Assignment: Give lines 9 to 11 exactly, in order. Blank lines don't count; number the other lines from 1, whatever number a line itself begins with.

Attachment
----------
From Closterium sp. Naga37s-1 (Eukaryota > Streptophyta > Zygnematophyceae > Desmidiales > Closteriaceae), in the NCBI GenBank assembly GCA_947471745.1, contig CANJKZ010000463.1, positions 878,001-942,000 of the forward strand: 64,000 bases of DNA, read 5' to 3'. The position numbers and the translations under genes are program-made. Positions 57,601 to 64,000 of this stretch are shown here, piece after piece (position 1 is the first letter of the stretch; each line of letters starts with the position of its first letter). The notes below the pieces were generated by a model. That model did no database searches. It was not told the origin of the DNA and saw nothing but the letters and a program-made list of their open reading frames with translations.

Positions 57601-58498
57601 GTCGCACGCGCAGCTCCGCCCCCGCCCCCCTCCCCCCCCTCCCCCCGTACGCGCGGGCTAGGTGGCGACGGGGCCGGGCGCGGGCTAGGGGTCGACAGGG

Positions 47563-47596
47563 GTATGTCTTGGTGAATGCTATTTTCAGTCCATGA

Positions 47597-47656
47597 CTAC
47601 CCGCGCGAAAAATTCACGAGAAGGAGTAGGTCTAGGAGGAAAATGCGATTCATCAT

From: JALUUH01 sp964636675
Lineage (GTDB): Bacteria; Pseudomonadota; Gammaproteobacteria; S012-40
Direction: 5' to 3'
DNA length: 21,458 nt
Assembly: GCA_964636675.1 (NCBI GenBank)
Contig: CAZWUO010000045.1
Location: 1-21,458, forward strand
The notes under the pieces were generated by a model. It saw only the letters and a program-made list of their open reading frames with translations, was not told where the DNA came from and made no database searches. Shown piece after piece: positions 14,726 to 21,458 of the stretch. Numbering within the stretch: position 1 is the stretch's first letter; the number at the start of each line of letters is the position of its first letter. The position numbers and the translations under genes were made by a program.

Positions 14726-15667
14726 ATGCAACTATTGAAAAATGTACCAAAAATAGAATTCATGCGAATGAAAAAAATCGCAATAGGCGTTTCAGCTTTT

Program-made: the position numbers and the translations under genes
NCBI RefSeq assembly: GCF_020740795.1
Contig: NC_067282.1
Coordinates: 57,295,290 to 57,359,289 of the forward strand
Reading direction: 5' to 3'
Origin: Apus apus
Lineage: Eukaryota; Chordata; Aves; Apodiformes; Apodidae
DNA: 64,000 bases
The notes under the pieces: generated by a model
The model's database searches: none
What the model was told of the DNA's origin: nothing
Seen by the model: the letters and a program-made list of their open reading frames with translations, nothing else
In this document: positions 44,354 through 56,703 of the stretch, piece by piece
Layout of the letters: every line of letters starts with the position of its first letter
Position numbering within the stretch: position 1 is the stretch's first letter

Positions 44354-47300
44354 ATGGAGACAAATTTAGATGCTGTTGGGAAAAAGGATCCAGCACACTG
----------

From: JALUUH01 sp964636675
Lineage (GTDB): Bacteria; Pseudomonadota; Gammaproteobacteria; S012-40
Direction: 5' to 3'